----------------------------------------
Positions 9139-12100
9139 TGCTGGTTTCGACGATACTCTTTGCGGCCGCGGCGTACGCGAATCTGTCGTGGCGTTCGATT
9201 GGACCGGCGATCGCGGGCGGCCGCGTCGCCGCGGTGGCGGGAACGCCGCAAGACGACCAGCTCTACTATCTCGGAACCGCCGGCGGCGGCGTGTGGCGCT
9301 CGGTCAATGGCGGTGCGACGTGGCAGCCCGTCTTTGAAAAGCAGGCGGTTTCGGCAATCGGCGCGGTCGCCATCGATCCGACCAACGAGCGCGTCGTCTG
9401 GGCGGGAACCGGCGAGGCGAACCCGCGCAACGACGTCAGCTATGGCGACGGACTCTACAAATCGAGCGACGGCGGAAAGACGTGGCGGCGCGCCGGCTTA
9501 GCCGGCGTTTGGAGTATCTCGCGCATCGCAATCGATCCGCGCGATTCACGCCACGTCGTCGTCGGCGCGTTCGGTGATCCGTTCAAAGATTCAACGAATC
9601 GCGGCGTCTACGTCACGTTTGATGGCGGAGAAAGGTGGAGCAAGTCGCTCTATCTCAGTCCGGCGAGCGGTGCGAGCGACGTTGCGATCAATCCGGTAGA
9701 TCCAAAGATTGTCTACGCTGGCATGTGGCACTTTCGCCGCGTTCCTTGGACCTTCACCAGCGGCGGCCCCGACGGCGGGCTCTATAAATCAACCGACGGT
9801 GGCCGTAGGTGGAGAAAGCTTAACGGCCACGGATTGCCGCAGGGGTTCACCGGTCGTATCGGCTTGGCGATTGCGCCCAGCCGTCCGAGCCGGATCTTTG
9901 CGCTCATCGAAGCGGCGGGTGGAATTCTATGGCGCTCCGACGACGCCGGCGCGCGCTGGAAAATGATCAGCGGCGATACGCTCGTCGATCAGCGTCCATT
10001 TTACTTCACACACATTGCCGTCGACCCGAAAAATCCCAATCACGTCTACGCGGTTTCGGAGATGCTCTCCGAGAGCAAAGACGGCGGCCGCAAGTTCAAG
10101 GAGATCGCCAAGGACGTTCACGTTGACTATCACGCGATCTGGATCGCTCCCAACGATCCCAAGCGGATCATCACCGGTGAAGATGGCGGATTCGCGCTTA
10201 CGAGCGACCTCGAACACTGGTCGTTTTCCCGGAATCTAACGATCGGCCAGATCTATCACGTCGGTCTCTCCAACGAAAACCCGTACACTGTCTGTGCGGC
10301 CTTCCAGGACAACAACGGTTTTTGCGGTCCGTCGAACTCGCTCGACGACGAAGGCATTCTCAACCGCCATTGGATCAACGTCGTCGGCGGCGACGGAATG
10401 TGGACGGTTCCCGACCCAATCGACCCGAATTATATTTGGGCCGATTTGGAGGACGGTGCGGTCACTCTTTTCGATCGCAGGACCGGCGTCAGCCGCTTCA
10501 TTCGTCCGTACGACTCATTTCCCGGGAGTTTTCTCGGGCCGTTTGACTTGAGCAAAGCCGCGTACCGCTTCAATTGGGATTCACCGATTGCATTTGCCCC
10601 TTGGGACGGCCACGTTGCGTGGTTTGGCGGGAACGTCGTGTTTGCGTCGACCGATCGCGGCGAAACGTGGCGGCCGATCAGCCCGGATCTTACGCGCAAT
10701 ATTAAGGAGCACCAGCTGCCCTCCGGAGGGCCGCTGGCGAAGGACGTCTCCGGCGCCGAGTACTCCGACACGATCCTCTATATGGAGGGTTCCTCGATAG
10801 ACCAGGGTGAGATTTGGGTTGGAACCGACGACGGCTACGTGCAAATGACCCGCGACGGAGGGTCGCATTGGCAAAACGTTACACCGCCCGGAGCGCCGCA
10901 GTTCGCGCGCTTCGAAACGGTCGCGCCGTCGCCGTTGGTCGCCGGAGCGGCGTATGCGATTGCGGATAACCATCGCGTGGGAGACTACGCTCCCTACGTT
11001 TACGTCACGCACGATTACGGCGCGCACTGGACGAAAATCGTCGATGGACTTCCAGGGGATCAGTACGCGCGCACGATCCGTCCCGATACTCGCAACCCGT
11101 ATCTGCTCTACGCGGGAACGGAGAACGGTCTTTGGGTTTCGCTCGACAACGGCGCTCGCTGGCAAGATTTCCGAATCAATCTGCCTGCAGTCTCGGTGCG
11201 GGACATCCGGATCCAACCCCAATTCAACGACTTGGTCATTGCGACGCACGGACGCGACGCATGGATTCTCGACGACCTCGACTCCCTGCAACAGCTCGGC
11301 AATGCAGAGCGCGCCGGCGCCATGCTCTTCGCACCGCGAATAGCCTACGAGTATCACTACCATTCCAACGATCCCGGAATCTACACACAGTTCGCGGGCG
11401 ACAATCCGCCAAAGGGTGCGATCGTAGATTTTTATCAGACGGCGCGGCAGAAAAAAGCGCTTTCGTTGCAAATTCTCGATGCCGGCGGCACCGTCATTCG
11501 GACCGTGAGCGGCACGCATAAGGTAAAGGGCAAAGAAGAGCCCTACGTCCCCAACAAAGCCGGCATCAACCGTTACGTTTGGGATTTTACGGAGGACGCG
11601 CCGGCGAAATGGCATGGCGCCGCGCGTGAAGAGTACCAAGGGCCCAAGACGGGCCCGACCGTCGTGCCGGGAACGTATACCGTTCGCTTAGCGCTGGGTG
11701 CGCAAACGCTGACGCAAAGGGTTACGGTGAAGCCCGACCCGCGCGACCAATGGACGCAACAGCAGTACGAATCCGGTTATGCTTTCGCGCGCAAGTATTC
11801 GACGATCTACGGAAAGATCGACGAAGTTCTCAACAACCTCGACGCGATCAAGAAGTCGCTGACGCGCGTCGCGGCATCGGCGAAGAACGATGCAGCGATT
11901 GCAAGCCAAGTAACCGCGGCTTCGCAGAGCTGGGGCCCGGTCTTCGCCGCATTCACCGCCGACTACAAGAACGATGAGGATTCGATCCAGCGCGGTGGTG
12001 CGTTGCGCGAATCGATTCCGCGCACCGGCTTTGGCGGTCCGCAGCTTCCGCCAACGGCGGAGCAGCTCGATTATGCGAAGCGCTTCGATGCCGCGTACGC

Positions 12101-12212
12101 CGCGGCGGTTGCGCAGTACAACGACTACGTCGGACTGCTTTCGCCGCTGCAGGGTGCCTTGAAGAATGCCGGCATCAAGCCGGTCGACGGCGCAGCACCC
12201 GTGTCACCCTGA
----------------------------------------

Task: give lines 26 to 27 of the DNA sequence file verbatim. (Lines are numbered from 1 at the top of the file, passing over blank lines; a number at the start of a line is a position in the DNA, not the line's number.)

11501 GACCGTGAGCGGCACGCATAAGGTAAAGGGCAAAGAAGAGCCCTACGTCCCCAACAAAGCCGGCATCAACCGTTACGTTTGGGATTTTACGGAGGACGCG
11601 CCGGCGAAATGGCATGGCGCCGCGCGTGAAGAGTACCAAGGGCCCAAGACGGGCCCGACCGTCGTGCCGGGAACGTATACCGTTCGCTTAGCGCTGGGTG